As a rule, colours are calculated across a matrix profile and corrected across the relevant monitor profile in the operating system. Colours to be corrected are discarded by the colour profile, which reduces the number of colours that can be displayed by the graphics card.
With an LUT, on the other hand, colour value tables are used which serve to transform source colours to goal colours. Since the colour values are not calculated here, but rather saved as set co-ordinates, output is faster and more precise.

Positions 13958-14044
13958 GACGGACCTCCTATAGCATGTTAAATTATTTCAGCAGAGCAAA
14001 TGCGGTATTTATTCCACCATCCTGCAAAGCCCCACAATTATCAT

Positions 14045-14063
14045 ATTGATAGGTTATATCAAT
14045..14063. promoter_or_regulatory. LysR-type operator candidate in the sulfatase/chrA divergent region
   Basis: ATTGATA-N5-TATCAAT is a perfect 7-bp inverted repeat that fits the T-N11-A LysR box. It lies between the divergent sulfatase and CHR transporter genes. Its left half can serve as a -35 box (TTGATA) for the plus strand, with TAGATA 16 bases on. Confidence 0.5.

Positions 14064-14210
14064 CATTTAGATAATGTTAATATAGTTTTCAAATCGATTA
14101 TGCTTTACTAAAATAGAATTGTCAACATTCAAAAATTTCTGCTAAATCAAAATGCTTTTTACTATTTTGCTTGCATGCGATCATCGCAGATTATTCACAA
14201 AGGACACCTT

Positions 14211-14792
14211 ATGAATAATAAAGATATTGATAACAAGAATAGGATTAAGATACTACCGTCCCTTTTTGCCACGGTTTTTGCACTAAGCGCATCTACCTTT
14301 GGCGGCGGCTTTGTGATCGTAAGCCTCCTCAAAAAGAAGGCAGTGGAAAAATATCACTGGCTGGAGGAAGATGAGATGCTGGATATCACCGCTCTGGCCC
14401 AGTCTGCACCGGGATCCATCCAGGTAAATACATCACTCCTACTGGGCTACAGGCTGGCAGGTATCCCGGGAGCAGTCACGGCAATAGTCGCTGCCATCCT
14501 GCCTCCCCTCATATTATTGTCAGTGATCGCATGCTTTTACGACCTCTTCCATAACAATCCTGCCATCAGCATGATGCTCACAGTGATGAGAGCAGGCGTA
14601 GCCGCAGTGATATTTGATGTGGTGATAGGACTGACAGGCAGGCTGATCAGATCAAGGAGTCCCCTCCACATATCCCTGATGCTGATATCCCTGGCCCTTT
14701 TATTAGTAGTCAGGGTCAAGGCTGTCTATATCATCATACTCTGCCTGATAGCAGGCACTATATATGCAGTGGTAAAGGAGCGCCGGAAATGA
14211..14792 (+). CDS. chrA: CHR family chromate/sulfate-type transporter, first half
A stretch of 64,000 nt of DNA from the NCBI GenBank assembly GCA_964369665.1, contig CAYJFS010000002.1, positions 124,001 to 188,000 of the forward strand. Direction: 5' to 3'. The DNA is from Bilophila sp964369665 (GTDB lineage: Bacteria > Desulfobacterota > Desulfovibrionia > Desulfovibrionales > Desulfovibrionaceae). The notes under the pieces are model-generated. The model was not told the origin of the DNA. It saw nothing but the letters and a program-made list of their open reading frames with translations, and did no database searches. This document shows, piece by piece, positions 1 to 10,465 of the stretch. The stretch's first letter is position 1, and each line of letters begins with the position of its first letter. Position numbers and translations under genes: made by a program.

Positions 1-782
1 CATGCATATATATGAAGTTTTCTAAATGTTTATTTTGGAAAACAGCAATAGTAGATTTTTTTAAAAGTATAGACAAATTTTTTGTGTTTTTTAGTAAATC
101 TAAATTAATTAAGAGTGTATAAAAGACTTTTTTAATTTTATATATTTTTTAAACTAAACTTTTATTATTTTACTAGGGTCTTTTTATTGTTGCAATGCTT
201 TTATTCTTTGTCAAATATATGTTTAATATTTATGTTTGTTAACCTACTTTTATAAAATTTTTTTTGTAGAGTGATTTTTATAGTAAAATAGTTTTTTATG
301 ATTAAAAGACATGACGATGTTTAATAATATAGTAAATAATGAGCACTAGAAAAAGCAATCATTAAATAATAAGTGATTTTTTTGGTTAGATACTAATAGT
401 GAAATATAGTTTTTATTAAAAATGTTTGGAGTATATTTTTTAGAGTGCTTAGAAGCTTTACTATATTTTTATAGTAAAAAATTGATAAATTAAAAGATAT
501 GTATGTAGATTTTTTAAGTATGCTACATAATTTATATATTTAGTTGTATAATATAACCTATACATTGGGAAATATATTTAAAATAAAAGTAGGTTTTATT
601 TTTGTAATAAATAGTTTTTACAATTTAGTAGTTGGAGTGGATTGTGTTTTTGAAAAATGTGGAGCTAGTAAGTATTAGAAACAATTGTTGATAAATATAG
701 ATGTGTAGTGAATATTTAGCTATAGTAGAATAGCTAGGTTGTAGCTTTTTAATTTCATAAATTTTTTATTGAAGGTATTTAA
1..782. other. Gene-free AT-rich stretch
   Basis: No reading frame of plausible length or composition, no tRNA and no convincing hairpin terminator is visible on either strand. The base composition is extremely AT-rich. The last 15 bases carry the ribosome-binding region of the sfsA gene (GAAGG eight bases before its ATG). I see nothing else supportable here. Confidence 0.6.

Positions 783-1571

A graphics card has a colour display of 8 bits per colour channel, which is equivalent to 2 to the power of 24 colours (16.77 million). If a monitor has a 10-Bit LUT internally, it can display 2 to the power of 30 colours (approx. 1 billion), in that it simulates the missing colour values on the screen in a precise manner.
This is a considerably higher number of colours that the eye can distinguish, but bringst he advantage that even the finest colour gradients can be displayed without stripes.